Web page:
[dropcap]M[/dropcap]utari chocolate popped up three years ago with high-end sipping chocolate that delighted local taste buds. A couple of years ago, they sold the business to Katy Oursler and Stephen Beaumier, who have made some changes, like a new location next to Assembly. The biggest news is the introduction of their White Label chocolate bar line. Oursler explained to us why its top-of-the-line stuff.
What’s the difference between White Label chocolate and high-end bars you can find on grocery shelves?
KATY OURSLER: One of the big differences between two- or three-ingredient bars and what’s on the shelf is we don’t use soy lecithin. A lot of folks use a lot of cocoa butter. We keep our cocoa butter to a minimal amount, under 5 percent. It dilutes the experience of the origin; it mutes some of those nuances. We don’t use a vanilla. You would be surprised at how much you associate the taste of chocolate with vanilla when you start consuming bars that don’t have vanilla. Most of our bars are two-ingredient bars: Cacao and sugar. It’s more dynamic. You can taste the origin. I compare it to winemaking.
Do you have specific beans you work with, or does it change all the time?
There are some staples and communities that we find that folks are drawn to that we keep on our menus. For example, our Madagascar bar and are Tanzanian bar, those are two very likeable origins. The Tanzanian is pretty quintessential roast-y chocolate-y. Whereas the Madagascar is bright, red berry fruit, raspberry. And I usually find that folks’ palates fall into one of those two categories. They like the heavier chocolate-y roast, or they like the brighter, more acidic fruit-forward and floral. We do keep some basics on the menu, and then we experiment. We just brought in some beans from India, from Anamalai, which we’re very excited about. I think a better or more interesting bean and bar is our Honduras, La Masica. We won an International Chocolate Award for it last year. It comes from FHIA (Fundacion Hondureña de Investigación Agrícola) in Honduras, which is an incredible cacao gene bank with a plethora of pure genetic strains and subsequent clones. It’s places like this, with its robust breeding/cloning programs, that will enable cacao to be more resilient to climate change while also not losing its fine flavor.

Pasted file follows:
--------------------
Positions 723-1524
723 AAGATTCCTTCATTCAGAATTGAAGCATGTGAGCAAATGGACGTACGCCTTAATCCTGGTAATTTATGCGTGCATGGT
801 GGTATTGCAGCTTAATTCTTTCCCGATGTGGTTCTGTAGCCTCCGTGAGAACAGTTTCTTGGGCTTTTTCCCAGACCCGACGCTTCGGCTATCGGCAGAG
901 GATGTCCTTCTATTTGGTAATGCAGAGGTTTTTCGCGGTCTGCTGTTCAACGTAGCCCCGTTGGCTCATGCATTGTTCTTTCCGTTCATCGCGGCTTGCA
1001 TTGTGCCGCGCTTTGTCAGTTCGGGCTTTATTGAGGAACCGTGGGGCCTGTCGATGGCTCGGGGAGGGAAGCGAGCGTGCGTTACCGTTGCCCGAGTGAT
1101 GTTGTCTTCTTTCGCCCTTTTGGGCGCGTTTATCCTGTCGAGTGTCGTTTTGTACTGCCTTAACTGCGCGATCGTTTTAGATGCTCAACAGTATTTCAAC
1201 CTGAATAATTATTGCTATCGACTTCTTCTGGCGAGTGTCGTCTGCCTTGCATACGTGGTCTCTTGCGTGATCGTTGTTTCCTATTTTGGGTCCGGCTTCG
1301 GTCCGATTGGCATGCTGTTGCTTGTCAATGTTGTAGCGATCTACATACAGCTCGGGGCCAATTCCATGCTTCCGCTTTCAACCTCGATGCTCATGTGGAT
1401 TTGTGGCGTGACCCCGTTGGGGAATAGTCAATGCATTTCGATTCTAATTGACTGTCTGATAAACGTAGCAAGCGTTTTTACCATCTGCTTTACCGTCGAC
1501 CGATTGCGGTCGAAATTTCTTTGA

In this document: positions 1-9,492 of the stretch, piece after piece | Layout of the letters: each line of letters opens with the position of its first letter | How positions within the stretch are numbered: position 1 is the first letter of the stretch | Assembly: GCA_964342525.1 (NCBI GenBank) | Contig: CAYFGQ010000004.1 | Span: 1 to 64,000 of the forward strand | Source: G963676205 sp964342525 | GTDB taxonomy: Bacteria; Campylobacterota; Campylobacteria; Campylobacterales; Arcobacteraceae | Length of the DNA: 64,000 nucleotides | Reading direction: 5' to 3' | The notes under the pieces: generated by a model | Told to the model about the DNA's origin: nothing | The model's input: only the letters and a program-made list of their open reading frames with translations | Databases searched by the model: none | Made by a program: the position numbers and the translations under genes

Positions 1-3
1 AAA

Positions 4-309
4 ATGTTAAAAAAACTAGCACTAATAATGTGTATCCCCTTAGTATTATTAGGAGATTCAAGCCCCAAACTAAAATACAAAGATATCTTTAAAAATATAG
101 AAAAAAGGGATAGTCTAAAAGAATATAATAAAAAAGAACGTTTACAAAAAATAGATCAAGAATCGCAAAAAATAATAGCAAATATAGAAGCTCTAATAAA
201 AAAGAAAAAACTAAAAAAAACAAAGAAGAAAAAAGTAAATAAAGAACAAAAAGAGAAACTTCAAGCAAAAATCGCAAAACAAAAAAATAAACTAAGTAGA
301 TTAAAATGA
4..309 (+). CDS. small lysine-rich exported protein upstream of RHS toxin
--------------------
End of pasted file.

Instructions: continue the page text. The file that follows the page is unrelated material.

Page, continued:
Factory & House is at 504 Front St. A, Santa Cruz, 687-8141; Winter Shop at 1108 Pacific Ave., Santa Cruz. Open Friday, Saturday and Sundays. mutarichocolate.com.